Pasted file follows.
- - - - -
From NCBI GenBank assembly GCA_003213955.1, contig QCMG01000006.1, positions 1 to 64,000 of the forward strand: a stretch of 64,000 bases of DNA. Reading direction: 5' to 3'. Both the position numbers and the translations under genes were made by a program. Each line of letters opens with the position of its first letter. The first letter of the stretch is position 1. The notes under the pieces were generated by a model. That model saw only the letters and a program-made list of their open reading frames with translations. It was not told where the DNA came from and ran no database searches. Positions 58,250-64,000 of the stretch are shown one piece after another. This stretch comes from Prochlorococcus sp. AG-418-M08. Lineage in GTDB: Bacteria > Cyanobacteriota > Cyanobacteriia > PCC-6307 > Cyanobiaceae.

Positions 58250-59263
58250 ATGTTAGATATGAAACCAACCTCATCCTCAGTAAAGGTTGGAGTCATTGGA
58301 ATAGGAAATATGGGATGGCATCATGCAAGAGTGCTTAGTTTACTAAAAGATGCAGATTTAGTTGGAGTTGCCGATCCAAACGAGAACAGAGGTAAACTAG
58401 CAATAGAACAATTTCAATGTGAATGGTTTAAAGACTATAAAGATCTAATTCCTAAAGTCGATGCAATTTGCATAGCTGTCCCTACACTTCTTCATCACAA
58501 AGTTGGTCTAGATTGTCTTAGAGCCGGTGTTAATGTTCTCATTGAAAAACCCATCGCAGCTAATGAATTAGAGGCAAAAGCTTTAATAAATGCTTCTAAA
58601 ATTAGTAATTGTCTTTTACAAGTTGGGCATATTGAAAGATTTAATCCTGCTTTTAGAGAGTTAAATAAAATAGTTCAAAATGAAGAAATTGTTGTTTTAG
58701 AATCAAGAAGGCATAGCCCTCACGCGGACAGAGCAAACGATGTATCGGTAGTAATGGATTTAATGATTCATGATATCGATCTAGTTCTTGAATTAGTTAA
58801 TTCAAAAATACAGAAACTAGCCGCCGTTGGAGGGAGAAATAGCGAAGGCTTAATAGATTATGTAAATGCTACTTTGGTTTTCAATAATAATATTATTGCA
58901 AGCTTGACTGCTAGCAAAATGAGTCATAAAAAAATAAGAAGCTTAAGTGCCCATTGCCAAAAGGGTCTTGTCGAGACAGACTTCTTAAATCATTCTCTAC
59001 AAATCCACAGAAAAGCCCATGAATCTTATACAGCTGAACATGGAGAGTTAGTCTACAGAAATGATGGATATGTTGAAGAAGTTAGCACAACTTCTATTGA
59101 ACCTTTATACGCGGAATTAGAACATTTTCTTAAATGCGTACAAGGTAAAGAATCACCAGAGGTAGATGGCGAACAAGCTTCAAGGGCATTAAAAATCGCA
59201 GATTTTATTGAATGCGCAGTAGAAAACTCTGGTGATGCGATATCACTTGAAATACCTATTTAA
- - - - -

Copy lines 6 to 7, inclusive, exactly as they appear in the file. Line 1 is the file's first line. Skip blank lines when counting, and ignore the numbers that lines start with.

58501 AGTTGGTCTAGATTGTCTTAGAGCCGGTGTTAATGTTCTCATTGAAAAACCCATCGCAGCTAATGAATTAGAGGCAAAAGCTTTAATAAATGCTTCTAAA
58601 ATTAGTAATTGTCTTTTACAAGTTGGGCATATTGAAAGATTTAATCCTGCTTTTAGAGAGTTAAATAAAATAGTTCAAAATGAAGAAATTGTTGTTTTAG